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Wisconsin State Horticultural Society / Annual report of the Wisconsin State Horticultural Society for the year 1910
Volume XL, Part II (1910)

Melville, J. G., et al.
The Northwestern Greening apple,   pp. 125-137 PDF (2.8 MB)

Page 126

start; even surpassing the Wolf River trees, which I planted
at the same time. The second winter after I planted my Green-
ings the weather came very cold and dry. Nearly half of the
older trees of Greenings that my neighbors had planted several
years before died that winter or the next year. I think it was
because they bore quite heavy the year before. My Greenings
looked rather sickly after this severe winter but all lived; the
Wolf Rivers lived also but the Ben Davis and Baldwins all died.
Since that winter my Greenings have made a fine growth and
are now the largest apple tre. s on the farm for their age. They
have a tendency to rot in the heart where the land is too rich.
I expect to make money off of my Greening trees as they have
borne two good crops already; and I expect a bumper crop
next year as I have mulched them heavy with straw manure.
I will try and make them bear as much as possible and as fast
as possible for we might have another cold and dry winter; so
much dreaded by people here in the settlement.
As a dessert apple the Greening, I believe, is nearly a failure,
but because of its fine appearance it sells well as a cooking
apple and it is said to be good as a cooking apple. Of that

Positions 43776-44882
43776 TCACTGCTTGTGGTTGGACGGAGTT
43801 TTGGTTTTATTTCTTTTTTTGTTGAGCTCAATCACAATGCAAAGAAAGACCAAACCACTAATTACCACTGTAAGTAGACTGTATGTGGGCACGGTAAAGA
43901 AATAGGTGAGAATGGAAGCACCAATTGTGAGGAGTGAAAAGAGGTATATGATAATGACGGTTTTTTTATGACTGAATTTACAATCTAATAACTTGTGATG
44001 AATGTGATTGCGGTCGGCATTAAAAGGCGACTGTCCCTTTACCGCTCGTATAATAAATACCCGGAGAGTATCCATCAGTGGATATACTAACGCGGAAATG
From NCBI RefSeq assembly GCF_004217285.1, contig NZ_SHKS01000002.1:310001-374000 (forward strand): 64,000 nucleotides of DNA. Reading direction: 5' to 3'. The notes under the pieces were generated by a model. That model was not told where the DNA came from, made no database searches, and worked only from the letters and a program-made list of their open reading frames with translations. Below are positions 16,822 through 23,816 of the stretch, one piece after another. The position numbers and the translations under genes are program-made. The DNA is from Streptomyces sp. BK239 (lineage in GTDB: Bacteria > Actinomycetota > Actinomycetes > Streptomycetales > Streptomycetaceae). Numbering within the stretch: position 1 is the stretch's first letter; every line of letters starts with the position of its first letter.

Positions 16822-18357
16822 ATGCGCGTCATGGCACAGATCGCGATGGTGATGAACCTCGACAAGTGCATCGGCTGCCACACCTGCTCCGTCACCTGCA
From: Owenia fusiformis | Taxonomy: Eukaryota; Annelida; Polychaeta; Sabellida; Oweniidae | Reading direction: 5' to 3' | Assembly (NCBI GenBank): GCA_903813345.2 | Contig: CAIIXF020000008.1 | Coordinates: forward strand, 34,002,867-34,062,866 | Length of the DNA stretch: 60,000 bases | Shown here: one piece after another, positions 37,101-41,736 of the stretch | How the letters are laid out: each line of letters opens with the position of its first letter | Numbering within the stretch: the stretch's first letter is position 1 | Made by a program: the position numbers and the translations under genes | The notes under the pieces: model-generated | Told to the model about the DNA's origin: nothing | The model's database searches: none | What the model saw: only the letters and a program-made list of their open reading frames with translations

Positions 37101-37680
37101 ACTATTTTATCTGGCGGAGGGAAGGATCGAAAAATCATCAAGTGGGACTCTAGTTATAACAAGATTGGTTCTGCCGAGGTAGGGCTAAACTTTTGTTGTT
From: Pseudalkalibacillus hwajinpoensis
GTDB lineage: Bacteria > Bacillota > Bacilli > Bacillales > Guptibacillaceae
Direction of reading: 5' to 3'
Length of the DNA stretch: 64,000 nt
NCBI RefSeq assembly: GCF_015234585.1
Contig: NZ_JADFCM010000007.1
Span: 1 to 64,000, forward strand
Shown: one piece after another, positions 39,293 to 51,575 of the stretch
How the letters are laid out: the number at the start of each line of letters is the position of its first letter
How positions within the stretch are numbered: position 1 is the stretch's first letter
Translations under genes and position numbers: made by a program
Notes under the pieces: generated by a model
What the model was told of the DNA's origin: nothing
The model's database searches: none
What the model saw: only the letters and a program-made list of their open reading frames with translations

however, I cannot speak from experience as I have never used
them in my own family.
I was rather unlucky with my Greenings last season.  We
had a snow storm in October and it froze quite hard and I
picked them off the trees while they were still frozen. The
Greenings, Longfields, Gideons were badly rotted while the
Wealthys, McIntosh Reds and Snows were not injured in the
The Greening, ordinarily will keep until, I believe, the first
of Mareh and is therefore a winter apple and will keep that long
in a nice firm condition unless it has been much frosted before
picking. After that it seems to go to pieces quickly.
I would not include it in the list of the five best apples for
the home orchard for my own use. It is too poor in quality.
I would include it in the list of the five best apples for the
commercial orchard. It is hard and solid and should ship well
and sells well and I would say would be about third best apple
for a commercial orchard.
I would hesitate to plant too heavily of the Greening as I do
not consider it entirely hardy. An unfavorable winter might
kill too many of the trees. In our section we are very much

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